Support and skepticism heard by county officials for WMC sale to Banner Health

A bicyclist crosses the street at Second and Conwell near the Wyoming Medical Center in Casper. (Dan Cepeda, Oil City)

CASPER Wyo — A mix of skepticism and support were heard again by the Natrona County Board of County Commissioners regarding the proposed sale of county-leased Wyoming Medical Center (WMC) to Arizona-based Banner Health. The commissioners heard a second round of public comments their regular meeting Tuesday, July 28. Answers to questions asked at the July 22 special session are being uploaded on the county’s government website.

Jessica Oden, chairwoman of the WMC board of directors said said that WMC’s board of directors had done its due diligence and determined that Banner was a “natural fit” for continuing the hospital’s mission to “grow access to high-quality health care close to home.” Banner currently operates hospitals in Worland, Torrington, and Wheatland, and under the agreement, WMC would become the “hub” or “flagship” hospital.

Dr. John Paul Jones, a urologist and WMB board member told Oil City News the deal with Banner was a “membership substitution agreement.”

“That means Banner becomes WMC,” Jones said. “Same corporation, same charity obligations, same necessary health care.”

“Banner is a non-profit system just like WMC, so they will have the same commitment to providing care regardless of ability to pay,” said Natrona County Attorney Eric Nelson. Furthermore, he said the county would have the contractual ability to enforce this statutory provision.

Banner has agreed to maintain acute care hospital, participate in medicare medicaid or similar. 24-ER, trauma care, women’s care, labor and delivery services, care to prisoners and indigent care.”

The WMC board also said the sale would give them access to Banner’s “strong supply chain and purchasing network.”

The county appoints a Board of Trustees to oversee the operating lease for the facility. The WMC has its own independent board, and both the the county and hospital boards must agree to the sale. Natrona County owns the land, buildings and equipment associated with WMC but does not provide funding to the hospital. “The county does not support WMC beyond the building,” said Dr. Jones.  

Michele Chulick president and CEO of WMC said all staff, salaries and benefits would remain intact for at least a year under the agreement.  “In fact the goal is to add more staff,” she said at the July 28 meeting.

Nelson said the $157 million price point is the result of a 3rd-party fair market price valuation of WMC assets. An additional $50 million from the sale would erase outstanding debt related to the construction of the west tower in 2012. Natrona County would put some of the proceeds — an amount yet to be determined— toward a one-time commitment to the WMC foundation. 

One theme of concern was the loss of independence for physicians.

“Physicians came to Casper for the autonomy,” said a practicing gastroenterologist from Casper. “Every physician, primary care doctor or specialist has the option to work and be managed by themselves or be their own boss. Many choose to be their own boss.” He said that a similar merger in Fremont County had been a “disaster.”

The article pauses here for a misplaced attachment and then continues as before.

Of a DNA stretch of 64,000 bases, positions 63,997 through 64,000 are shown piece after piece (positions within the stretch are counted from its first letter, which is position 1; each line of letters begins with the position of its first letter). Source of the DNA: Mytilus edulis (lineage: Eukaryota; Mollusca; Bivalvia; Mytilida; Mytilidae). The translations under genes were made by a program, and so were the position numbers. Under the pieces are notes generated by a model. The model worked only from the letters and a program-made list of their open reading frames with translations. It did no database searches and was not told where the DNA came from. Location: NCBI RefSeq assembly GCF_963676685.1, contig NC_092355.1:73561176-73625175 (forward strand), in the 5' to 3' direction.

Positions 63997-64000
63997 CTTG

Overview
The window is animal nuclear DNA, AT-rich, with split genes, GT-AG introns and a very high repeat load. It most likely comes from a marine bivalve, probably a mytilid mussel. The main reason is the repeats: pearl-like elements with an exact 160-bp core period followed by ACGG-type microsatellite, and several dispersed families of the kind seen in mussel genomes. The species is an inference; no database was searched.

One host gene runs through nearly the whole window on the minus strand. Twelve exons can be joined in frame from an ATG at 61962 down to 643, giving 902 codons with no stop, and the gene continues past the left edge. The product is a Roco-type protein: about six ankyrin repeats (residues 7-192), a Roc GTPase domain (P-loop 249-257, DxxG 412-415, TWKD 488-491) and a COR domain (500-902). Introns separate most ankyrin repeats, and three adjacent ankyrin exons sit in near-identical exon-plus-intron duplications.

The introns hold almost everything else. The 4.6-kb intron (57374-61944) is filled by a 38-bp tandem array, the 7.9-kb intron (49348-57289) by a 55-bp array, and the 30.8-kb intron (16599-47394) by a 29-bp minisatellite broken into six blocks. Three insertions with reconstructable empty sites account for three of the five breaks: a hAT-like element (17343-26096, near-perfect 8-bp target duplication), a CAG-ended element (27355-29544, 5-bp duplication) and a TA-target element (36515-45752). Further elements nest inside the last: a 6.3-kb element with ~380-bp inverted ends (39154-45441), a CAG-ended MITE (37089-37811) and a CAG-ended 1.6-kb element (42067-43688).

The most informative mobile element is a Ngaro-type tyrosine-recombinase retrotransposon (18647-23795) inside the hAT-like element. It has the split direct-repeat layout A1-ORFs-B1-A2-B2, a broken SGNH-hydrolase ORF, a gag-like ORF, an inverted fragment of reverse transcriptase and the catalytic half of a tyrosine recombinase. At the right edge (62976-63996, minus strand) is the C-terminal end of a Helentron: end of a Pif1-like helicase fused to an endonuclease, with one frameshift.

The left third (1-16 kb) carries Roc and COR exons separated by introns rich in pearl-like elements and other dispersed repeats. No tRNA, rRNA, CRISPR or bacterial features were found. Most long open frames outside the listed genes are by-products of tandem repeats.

At the July 22 meeting, former Congresswoman Barbara Cubin said she was concerned that physicians might start leaving because they didn’t want to be employees of an unfamiliar organization. She said WMC was “one of the only places where physicians can still practice independently.”

Cubin also cited a study by the National Council for Compensation Insurance that found that hospital mergers reduce operating costs by 15-30%, but that the average price of hospital services by increased 6%−18%

At the July 28 meeting, Wyoming Senator Charles Scott said the sale was  “a high-risk investment”  and that he hadn’t heard a quantitative analysis supporting the sale.

“They’re a little leery of change,” said Chairman Rob Hendry. “They’re concerned about what their future is, and of course we are, too, because we need all those docs.”

Others were concerned that WMC was undervalued. Al Cantrell said he’d found data suggesting WMC assets were worth far more. He said WMC must be profitable enough on its own to be an attractive investment to Banner. The difference without the agreement, he said, would be that the profits would remain in the community.

Scott Nordlund, chief strategy officer of Banner Health, said “Banner is not a turnaround organization… our core is growth.”

John Masterson, who sits on the WMC board, told the commissioners the acquisition was not something the board had taken on lightly. “I get it that people are hesitant. The board recognizes how precious it is to community and that it is a business attractor.”

Masterson said Banner was the right partner right place right time. “I would love to remain free-standing and independent, but it’s not going to happen” He said in 5-10 years WMC could be choked out rising health costs and vulnerable to invasion by out-of-state hospitals. 

Mark Dowell, Natrona County Health Officer and WMC board member, said medical costs are going up 10% a year and reimbursements were going down. He said the deal wasn’t perfect, but did not not agree that the majority of physicians were against it. “It’s a mixed bag, all physicians are like that,” he said.

Some were concerned that county’s money from the sale would be “eaten up” by general operations, but Hendry told Oil City News that the BOCC wanted to “lock that money up” for future health care costs.

WMC would retain its name and be co-branded with Banner at later date.